Several lodging providers attended the meeting to give testimonials about the support and revenue they have received from the visitors bureau’s efforts.
The $73,000 question
The board said that giving money to the visitors bureau would mean taking that much away from another entity.
Supervisor Jon Kennedy said he agreed with Thrall “in terms of priorities and money and where the heck do we get it?”
Kennedy said it was appropriate to wait until January when the board would have better financial numbers on which to base its decision.
Chairwoman Lori Simpson said she felt the same way.
“I think it’s important that we do promote our county,” she said. “I would maybe support looking at allocating some more funds if there were some available after the mid-year review.”
Supervisor Robert Meacher didn’t take part in the discussion, but voted his approval to table the vote until January.
Kennedy said the county has an obligation to use some of the $1 million in tax revenue generated by lodging providers for marketing the county.
“Although the visitors pay the TOT, it is the lodging providers that put their blood, sweat and tears into building a business to get those people in,” Kennedy said. “I think the county does have a moral fiduciary obligation to take care of those people, those entities, those companies, the lodging providers, that are responsible for bringing us in a million bucks. Because if it weren’t for them, there wouldn’t be the million bucks.”
Off again, on again
Brakken had the visitors bureau matter pulled from the agenda the day before the Dec. 13 meeting. She said she thought it would be better to give the board the bureau’s funding request after the mid-year budget review.
She sent an email to notify lodging providers and other supporters who had planned to attend the meeting.
Thrall said she had prepared to discuss the visitors bureau funding and objected to having the item pulled from the agenda. So when the meeting began, she had the item returned to the agenda for discussion.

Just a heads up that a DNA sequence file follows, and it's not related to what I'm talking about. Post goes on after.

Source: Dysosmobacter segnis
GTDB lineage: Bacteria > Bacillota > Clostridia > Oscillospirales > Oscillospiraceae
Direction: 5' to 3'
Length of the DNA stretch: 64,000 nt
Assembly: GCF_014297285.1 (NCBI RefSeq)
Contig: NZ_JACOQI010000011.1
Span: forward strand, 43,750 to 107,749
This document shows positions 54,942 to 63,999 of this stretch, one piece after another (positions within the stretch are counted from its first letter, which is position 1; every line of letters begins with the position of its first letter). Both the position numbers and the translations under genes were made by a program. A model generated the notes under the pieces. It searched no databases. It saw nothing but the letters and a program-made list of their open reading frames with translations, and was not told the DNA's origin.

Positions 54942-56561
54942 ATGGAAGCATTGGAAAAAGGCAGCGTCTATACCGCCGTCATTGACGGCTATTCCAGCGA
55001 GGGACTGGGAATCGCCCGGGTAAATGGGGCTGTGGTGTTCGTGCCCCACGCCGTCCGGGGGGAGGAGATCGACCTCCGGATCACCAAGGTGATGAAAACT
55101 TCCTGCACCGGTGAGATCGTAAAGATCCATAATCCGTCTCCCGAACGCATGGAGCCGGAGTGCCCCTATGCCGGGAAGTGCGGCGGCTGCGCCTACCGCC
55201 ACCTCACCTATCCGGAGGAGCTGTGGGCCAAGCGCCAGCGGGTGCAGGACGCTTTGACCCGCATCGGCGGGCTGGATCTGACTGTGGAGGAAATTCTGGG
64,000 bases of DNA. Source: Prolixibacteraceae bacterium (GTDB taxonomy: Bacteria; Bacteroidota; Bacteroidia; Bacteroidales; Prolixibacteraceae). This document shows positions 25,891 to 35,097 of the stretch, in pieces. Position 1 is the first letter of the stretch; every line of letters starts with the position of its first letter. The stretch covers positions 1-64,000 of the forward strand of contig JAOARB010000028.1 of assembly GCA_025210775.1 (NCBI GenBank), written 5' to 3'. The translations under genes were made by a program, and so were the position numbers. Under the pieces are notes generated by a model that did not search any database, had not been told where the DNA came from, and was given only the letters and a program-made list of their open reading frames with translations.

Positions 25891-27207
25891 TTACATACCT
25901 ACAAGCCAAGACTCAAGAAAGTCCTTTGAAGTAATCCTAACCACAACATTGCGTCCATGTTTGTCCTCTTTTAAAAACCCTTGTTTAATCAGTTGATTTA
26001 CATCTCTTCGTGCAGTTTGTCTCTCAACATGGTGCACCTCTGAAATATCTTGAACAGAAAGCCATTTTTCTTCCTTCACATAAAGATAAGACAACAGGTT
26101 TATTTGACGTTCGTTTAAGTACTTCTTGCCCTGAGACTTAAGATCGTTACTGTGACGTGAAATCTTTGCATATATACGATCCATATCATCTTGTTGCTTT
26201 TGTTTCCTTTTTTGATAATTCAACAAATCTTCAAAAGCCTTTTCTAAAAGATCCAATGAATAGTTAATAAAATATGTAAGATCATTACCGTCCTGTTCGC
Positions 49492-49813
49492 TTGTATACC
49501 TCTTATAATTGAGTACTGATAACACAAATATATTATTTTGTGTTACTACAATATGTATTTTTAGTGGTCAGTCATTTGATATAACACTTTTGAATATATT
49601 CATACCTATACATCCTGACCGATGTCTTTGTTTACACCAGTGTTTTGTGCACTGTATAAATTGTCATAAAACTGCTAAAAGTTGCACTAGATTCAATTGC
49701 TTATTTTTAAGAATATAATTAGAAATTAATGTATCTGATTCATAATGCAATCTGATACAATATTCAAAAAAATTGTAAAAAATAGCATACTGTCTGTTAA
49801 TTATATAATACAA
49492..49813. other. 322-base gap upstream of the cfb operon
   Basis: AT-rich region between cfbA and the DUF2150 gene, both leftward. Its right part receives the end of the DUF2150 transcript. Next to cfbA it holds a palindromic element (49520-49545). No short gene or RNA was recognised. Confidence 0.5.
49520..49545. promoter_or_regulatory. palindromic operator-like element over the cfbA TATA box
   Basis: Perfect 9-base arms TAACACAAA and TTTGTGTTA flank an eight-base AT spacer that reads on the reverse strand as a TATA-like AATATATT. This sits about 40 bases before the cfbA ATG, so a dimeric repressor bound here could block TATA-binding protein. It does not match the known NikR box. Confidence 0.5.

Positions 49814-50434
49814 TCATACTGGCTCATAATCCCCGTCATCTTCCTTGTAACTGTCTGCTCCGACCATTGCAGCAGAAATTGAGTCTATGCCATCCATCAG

Brakken was notified by County Administrative Officer Jack Ingstad that the item was back on the agenda. She sent a short-notice email to lodging providers and several were still able to attend the meeting.
Thrall explained why it was important to keep the visitors bureau on the agenda.
“One of the reasons that I wanted to discuss it is that, as the public may or may not know, the Board of Supervisors can’t call each other up, email or Facebook post and discuss these issues outside of the public arena,” Thrall said. “So (supervisors) have not had a chance to talk to any of the other supervisors to see how they feel about funding, or what is going on with the visitors bureau.
“The last time we met and had a discussion in September we funded the visitors bureau to take them through the end of the year.
“At that time, it was my understanding that we did that so as not to pull the rug out from under them suddenly. That we gave them time to transition and close down. Which I thought was happening.”